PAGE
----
Update October 2011: the Information Tribunal in Beckles v IC, 16 Sept 2011, have confirmed, referring to the Department of Health case below, that the question is 'whether the individual(s) would be identifiable by members of the public, not armed with the further information held by the University [ie the controller], if the data were disclosed in the form proposed.... The question to be determined is therefore whether any individual would be identifiable from the data requested. That depends to a significant degree on the content of the data in question, which is dealt with briefly in the closed annex.... identifiable means identifiable, not by the requester, but by any third party who might relate such information to his or her knowledge and experience. Disclosure is to the public at large.' (paras 31-33).
Footnote 97 of our paper ‘Personal Data’ in Cloud Computing – What Information is Regulated? The Cloud of Unknowing, Part 1 mentioned that the appeal against an Information Tribunal decision, Department Of Health v Information Commissioner & The Pro Life Alliance  UKIT EA/2008/0074, was going to be heard by the courts (errata: it should have read High Court, not Court of Appeal).
That judgment has now been published, and is important regarding the interpretation of the ‘personal data' definition in the UK.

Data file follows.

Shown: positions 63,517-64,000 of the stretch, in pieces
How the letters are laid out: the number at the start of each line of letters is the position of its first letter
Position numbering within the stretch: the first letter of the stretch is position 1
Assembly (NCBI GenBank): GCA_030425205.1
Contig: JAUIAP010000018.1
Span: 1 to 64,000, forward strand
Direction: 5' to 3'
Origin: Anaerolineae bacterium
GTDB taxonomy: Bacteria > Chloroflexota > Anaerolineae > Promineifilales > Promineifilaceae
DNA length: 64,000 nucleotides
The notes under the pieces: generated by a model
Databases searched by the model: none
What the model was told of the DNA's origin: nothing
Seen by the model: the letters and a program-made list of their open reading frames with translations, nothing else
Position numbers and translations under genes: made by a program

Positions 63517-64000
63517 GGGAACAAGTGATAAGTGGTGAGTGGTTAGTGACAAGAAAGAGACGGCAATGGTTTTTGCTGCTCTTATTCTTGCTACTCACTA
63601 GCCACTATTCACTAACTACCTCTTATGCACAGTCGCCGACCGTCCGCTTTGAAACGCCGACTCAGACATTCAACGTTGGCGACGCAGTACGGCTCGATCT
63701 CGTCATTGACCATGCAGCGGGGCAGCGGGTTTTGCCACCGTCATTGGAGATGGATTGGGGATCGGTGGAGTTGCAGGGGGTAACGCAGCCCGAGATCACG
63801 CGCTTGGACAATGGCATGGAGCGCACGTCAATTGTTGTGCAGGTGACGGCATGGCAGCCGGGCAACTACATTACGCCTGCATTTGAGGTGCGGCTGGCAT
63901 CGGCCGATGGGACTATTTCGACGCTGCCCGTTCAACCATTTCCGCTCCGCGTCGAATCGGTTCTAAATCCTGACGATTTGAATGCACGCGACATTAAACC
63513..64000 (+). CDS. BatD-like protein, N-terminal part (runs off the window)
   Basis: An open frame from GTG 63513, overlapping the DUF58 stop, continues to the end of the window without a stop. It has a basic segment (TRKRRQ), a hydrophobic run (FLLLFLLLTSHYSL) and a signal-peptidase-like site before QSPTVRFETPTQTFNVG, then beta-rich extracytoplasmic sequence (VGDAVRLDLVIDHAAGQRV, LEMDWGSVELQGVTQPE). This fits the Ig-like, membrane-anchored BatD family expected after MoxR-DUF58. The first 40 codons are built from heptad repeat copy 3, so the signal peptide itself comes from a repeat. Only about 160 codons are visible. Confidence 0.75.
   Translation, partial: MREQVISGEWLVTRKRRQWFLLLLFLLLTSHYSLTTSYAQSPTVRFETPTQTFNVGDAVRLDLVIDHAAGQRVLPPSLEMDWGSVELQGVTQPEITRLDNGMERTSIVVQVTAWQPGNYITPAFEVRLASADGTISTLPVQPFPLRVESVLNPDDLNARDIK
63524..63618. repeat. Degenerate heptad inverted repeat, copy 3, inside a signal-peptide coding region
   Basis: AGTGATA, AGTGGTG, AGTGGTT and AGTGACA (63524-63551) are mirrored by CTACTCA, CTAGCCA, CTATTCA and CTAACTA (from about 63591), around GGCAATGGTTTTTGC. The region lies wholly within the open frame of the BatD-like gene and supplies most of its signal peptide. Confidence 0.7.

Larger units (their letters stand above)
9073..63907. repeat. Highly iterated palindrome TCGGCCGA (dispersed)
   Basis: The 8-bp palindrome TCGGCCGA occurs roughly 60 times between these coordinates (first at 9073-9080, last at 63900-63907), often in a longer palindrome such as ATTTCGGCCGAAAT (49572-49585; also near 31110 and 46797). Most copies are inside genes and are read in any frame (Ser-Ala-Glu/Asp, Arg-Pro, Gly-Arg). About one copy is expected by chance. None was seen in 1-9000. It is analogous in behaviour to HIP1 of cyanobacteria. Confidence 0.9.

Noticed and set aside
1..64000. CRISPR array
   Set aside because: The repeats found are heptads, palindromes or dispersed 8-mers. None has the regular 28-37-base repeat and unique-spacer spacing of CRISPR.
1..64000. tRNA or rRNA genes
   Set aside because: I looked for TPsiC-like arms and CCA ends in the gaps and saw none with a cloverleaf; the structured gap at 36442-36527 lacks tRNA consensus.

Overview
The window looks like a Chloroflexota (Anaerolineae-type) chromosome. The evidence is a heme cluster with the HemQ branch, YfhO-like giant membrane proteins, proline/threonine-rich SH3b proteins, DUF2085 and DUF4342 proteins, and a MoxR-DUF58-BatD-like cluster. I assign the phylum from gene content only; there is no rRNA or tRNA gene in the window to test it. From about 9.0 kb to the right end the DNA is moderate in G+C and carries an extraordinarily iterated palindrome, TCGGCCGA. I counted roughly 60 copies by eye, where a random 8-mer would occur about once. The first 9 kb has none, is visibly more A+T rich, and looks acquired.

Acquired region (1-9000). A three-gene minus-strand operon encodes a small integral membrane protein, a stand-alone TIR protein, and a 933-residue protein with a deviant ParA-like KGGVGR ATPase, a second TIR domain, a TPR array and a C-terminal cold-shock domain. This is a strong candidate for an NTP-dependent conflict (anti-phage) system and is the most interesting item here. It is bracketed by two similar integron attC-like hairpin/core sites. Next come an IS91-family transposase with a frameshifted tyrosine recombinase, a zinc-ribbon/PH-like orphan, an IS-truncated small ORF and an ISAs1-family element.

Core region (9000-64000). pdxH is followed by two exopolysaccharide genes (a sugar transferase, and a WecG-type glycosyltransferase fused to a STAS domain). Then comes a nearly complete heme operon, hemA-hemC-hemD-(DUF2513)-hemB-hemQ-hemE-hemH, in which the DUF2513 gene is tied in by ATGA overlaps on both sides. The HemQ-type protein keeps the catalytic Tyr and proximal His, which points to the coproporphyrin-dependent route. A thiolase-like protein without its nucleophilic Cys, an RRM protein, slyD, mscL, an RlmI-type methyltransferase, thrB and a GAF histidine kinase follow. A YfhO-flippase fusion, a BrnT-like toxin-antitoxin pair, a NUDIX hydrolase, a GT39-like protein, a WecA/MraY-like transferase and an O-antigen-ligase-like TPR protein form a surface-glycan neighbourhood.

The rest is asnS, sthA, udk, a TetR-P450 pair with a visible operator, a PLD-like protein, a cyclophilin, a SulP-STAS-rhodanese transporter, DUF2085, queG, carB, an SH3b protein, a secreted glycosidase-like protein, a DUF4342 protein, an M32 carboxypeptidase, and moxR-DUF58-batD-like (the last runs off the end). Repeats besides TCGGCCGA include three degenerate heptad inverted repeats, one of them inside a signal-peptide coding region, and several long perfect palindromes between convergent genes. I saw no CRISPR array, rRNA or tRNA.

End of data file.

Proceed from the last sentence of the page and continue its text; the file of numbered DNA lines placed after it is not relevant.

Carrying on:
This definition is critical when considering whether anonymised or encrypted personal data processed in the cloud should be treated as ‘anonymous data’, and therefore, eg, be transferable outside the EEA free of data protection law constraints – or whether such data would remain ‘personal data’ subject to the provisions of data protection legislation.
The UK legislation implementing the EU Data Protection Directive was the Data Protection Act 1998 (DPA), s.1(1) of which provides, in words that differ from the Directive’s definition:
‘”personal data” means data which relate to a living individual who can be identified–
(a) from those data, or
(b) from those data and other information which is in the possession of, or is likely to come into the possession of, the data controller,
and includes any expression of opinion about the individual and any indication of the intentions of the data controller or any other person in respect of the individual;’
The s.1(1) interpretation question is as follows. Suppose that a data controller holds information which is personal data. It then attempts to anonymise this information, and intends to disclose the resulting anonymised information to a third party. What is the status of that anonymised information? Is it still ‘personal data’, or can it be treated as anonymous data?
Now, para. (b) of the definition, above, requires that, when considering whether a living individual can be identified from the ‘anonymised’ data, account must be taken of ‘other information’ held by the data controller.